This week’s Budget will build on measures taken to protect businesses during the pandemic and pave the way for a “strong, jobs-led recovery”, Boris Johnson has said.
But the Prime Minister emphasised warnings made by the Chancellor on the importance of being “frank” about the challenges the economy faces due to the coronavirus crisis.
There has been widespread speculation about what will be included when Rishi Sunak delivers his Budget on Wednesday, with reports suggesting that officials are considering plans to increase corporation tax from 19% to 25%.
Labour has warned Mr Sunak against immediately raising taxes, urging him instead to focus on securing the economic recovery following a year of financial disturbance.
During a visit to Stoke-on-Trent on Monday morning, Mr Johnson told reporters: “I’m not going to anticipate what the Chancellor is going to say on Wednesday.
“But I am absolutely confident that it will be a Budget that builds on everything we have done to look after the businesses and the people of this country throughout the pandemic.
“But that also paves the way for a strong, jobs-led recovery. That’s what our focus is going to be on.”
Mr Johnson raised comments made by the Chancellor about the need to be “frank with ourselves” about the state of the public finances.
“Yes, of course, it’s been expensive to look after everybody throughout the pandemic,” the Prime Minister told reporters.
“But I have no doubt that, if we get it right, as I’m sure we can, we can have a strong, jobs-led recover, that I think could be much stronger than many of the pessimists have been saying over the last six months or so.”
On Sunday, Mr Sunak indicated that he will extend emergency support packages, such as the furlough scheme due to expire at the end of April, as lockdown measures are eased in the coming months.
But he said he must repair the public finances from the “enormous shock” of the pandemic with an “honest and fair” plan, with possible tax rises on the horizon.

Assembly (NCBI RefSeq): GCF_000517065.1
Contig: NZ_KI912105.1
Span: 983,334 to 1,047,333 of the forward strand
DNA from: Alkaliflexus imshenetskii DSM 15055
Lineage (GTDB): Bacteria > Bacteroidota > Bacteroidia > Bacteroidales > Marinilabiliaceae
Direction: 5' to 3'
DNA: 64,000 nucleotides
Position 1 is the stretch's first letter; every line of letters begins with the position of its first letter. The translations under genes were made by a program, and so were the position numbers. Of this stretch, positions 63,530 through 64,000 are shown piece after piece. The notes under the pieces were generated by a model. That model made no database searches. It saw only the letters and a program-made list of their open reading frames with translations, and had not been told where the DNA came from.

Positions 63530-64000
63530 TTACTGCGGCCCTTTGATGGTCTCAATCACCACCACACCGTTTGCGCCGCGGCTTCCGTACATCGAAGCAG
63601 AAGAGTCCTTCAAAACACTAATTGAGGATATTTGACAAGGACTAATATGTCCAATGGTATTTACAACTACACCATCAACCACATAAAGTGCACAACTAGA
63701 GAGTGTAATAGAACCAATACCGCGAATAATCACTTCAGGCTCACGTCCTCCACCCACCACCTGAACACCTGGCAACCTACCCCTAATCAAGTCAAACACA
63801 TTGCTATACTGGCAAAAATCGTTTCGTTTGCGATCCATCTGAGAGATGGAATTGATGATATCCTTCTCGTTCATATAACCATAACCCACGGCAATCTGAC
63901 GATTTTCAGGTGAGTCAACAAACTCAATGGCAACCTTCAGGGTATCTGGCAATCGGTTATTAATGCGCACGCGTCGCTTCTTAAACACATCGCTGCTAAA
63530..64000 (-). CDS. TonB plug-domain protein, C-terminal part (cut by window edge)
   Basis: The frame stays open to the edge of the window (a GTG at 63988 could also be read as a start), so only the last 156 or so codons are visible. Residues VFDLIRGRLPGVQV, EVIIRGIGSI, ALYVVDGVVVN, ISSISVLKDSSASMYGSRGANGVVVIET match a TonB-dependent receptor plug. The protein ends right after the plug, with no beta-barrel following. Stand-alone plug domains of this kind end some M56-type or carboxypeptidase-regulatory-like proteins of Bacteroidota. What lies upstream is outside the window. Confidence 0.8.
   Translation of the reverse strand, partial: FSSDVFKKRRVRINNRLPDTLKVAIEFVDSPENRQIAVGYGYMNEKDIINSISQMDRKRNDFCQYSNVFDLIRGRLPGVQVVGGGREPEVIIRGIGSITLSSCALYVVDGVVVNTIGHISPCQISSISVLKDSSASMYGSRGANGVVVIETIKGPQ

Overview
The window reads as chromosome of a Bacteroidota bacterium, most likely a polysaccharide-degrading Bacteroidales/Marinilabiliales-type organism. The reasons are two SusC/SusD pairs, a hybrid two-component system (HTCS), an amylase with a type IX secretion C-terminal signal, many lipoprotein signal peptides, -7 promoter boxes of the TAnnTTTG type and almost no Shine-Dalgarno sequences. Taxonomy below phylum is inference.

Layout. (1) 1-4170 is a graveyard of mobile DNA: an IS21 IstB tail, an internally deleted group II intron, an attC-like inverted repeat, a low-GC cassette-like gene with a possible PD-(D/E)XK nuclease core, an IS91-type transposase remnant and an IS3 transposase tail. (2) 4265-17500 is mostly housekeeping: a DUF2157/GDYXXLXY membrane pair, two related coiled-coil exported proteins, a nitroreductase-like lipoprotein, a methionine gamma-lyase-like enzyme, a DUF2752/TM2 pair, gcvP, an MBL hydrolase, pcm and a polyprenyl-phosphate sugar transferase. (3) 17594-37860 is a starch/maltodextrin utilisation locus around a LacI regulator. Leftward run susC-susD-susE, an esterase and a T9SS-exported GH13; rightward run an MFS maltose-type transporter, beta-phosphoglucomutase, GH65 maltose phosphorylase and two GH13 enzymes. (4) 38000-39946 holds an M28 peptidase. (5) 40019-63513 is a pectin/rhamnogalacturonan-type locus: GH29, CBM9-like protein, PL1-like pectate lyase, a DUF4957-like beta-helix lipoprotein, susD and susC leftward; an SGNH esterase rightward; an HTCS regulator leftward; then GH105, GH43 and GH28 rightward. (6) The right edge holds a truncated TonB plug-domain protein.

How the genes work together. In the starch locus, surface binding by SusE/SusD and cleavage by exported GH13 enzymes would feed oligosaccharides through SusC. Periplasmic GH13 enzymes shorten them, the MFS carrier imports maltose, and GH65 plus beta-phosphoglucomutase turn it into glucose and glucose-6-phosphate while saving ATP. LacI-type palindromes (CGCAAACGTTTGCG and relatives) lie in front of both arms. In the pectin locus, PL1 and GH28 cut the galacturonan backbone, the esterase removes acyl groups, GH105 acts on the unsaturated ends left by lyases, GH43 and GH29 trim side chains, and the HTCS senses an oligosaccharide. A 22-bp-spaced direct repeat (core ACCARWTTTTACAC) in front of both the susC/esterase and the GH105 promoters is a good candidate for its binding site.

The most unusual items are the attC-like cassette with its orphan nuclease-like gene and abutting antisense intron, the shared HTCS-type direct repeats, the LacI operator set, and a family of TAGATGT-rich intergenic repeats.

Shadow chancellor Anneliese Dodds said on Monday that now is “not the time” for tax rises, but signalled that she could support an increase in corporation tax in the future.
She used a Bloomberg speech to urge Mr Sunak against hitting families with a “triple hammer blow” of council tax rises, social security cuts and pay freezes.
Elsewhere, the Chancellor is coming under pressure from northern Tories to support high streets by permanently reducing business rates for retailers.
Forty-five MPs from the Northern Research Group (NRG) called for an extension of the business rates holiday to be followed by “fundamental reform” after the pandemic.
A group of more than 60 female MPs and business leaders has also warned Mr Sunak that the economic impact of lockdown on women is being “overlooked” and “turning back the clock on Britain’s working women”.
Commons Women and Equalities Select Committee chairwoman Caroline Nokes is among those calling on the Chancellor to cut VAT for hair and beauty salons and extend the business rates holiday to the end of the pandemic, in a letter to the Daily Telegraph.
A number of measures in Mr Sunak’s statement to MPs have been trailed in advance, including a £1.65 billion boost to the vaccine rollout to help meet the target of offering a dose to every adult by July 31.
Mr Sunak will also divert £22 million to fund a “world first” trial to test if different vaccines can be used together, or if a third dose is effective, according to the Treasury.
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